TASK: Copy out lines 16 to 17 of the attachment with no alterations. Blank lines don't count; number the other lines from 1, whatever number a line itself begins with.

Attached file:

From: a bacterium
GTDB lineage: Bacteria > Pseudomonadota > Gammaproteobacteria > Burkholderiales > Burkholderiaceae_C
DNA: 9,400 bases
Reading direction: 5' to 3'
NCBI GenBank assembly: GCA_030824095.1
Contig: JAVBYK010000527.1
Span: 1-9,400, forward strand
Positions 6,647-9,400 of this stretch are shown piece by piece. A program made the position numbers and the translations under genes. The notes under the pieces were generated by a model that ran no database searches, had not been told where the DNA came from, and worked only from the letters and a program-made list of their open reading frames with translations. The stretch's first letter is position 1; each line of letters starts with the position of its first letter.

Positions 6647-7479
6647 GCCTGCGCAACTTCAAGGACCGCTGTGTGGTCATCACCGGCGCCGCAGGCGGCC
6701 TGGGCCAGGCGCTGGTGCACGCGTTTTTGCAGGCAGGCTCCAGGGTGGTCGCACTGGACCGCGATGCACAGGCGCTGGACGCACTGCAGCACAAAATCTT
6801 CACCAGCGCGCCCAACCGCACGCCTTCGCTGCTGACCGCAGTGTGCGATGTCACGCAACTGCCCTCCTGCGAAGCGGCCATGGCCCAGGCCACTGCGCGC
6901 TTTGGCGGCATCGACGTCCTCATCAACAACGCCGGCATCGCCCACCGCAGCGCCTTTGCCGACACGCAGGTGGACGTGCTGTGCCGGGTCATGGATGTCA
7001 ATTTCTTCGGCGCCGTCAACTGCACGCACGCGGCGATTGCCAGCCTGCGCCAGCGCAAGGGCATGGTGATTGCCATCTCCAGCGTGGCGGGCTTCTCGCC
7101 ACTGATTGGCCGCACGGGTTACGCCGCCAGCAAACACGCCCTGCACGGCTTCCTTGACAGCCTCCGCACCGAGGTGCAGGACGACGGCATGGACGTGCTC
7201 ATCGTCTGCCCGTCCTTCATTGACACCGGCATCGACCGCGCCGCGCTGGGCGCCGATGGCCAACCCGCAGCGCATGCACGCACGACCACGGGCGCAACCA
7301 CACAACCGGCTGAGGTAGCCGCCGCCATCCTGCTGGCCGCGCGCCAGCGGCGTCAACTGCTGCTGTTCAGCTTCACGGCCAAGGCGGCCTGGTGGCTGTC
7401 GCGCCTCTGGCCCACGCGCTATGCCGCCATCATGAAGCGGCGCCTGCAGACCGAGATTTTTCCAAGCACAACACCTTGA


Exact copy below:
7201 ATCGTCTGCCCGTCCTTCATTGACACCGGCATCGACCGCGCCGCGCTGGGCGCCGATGGCCAACCCGCAGCGCATGCACGCACGACCACGGGCGCAACCA
7301 CACAACCGGCTGAGGTAGCCGCCGCCATCCTGCTGGCCGCGCGCCAGCGGCGTCAACTGCTGCTGTTCAGCTTCACGGCCAAGGCGGCCTGGTGGCTGTC